Developed under a Native tribal advisory council over a two year period, "California Indians: Making A Difference" is the only exhibit of its kind created in Native voice representing over 100 tribes across the state.
The 3,000-square foot gallery showcases the unique contributions of the state’s Native peoples through artifacts, art, 13 oral histories at 6 video stations and an interactive Native language kiosk. Over 400 artifacts -- many of which have never publicly viewed before -- are on display including:
Rare fur cape belonging to Ishi and an arrowhead made by him
Basketry created by 20th century Native artists Dot So La Lee and Lucy Telles
Chipped Stone Bear, California's official prehistoric artifact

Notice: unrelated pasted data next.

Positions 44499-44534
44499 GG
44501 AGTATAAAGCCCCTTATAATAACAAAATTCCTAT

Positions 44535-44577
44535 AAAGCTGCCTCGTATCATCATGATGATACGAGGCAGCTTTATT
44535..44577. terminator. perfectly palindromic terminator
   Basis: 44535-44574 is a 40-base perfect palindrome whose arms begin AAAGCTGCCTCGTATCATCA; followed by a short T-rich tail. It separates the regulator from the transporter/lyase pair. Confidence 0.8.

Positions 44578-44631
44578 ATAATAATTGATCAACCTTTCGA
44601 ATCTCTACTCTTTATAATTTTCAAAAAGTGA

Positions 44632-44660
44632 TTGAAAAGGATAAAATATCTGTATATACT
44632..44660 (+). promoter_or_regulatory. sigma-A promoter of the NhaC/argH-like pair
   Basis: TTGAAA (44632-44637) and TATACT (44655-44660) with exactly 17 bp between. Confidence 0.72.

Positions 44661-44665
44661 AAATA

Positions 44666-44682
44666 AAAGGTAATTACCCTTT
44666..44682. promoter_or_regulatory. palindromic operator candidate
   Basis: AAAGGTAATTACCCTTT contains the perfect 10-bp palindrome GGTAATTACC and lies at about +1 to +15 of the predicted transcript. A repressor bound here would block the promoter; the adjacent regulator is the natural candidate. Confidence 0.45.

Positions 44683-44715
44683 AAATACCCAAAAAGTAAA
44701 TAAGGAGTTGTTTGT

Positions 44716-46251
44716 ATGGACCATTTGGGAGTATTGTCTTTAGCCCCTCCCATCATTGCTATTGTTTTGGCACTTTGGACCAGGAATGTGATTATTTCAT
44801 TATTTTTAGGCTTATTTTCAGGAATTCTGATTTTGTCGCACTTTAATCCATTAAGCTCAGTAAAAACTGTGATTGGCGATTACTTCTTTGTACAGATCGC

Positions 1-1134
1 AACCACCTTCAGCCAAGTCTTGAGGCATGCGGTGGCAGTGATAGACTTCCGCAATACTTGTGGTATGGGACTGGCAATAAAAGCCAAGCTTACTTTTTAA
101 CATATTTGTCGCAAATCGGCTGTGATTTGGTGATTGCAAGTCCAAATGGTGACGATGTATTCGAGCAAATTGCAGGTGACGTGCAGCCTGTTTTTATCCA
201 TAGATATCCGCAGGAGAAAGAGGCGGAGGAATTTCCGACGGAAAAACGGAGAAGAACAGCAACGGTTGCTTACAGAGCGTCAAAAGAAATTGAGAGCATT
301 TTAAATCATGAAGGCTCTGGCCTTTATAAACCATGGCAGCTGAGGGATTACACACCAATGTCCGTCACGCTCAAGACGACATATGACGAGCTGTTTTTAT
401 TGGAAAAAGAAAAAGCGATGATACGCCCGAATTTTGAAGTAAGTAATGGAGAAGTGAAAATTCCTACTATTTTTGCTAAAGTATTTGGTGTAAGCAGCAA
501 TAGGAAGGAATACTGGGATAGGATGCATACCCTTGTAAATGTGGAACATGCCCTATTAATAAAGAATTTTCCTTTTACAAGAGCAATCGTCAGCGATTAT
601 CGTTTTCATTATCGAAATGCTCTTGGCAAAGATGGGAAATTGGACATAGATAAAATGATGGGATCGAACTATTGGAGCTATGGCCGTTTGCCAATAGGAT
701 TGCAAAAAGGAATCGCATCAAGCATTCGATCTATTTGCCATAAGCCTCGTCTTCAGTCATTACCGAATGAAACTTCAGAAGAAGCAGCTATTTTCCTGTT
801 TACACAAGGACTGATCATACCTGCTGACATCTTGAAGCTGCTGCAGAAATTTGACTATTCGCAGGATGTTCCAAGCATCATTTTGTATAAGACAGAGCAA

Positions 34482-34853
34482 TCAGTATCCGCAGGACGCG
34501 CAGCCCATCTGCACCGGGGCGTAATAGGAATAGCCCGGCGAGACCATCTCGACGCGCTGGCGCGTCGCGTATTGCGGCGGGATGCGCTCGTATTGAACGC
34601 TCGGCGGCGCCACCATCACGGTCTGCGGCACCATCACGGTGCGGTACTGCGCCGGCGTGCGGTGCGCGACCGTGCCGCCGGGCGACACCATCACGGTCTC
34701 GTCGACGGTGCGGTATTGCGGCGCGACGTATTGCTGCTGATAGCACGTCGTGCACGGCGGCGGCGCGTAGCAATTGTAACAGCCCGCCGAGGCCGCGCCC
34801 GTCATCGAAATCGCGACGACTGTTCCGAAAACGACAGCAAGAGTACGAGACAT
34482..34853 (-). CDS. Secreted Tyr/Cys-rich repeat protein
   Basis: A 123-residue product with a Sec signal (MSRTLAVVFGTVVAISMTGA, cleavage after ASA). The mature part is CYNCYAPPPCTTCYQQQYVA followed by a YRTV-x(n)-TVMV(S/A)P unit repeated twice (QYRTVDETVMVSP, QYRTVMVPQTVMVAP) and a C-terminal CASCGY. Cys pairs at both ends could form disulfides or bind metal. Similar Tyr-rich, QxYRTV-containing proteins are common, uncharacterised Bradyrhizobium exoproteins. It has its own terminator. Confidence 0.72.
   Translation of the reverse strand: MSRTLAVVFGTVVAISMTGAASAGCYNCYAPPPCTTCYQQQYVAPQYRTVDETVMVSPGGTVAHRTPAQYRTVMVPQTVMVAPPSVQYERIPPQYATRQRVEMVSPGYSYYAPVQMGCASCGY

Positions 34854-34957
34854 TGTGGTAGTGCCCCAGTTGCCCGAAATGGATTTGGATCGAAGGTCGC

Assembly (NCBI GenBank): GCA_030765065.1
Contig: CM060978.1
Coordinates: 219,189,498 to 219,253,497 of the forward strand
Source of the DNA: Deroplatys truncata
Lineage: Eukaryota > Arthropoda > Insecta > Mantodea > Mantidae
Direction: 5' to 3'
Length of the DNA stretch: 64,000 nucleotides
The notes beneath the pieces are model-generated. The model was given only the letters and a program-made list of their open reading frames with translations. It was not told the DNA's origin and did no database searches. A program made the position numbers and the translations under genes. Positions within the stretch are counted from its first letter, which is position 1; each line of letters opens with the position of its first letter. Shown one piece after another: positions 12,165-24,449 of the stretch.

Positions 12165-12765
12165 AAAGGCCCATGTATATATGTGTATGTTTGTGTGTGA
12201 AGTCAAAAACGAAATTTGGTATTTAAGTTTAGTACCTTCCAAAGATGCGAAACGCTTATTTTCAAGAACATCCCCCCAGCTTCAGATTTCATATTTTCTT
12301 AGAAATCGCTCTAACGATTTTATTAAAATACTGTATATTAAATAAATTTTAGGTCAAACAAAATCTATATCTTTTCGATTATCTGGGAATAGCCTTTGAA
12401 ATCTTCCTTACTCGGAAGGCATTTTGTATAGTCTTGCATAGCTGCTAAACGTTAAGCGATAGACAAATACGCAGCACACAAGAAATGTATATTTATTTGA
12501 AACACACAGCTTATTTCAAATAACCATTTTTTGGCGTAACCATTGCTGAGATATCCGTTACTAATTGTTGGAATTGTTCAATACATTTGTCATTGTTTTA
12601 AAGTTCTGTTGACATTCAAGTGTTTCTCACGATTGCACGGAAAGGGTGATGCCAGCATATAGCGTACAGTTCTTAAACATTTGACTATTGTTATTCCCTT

Sacred white deer dance ceremonial dress and artifacts
Oral histories from notable Native activist L. Frank Manriques, recording artist Ras K'Dee and anthropologist Bradley Marshall
Life-sized reproduction of a Channel Island pygmy mammoth
Works from contemporary Native artists Frank La Peña and Fritz Scholder
Utilizing the voices and experiences of the state’s Native peoples, the exhibit presents stories of adaptation and triumph that ultimately reveal California Indians have not only survived but continue to thrive in the state’s constantly changing conditions.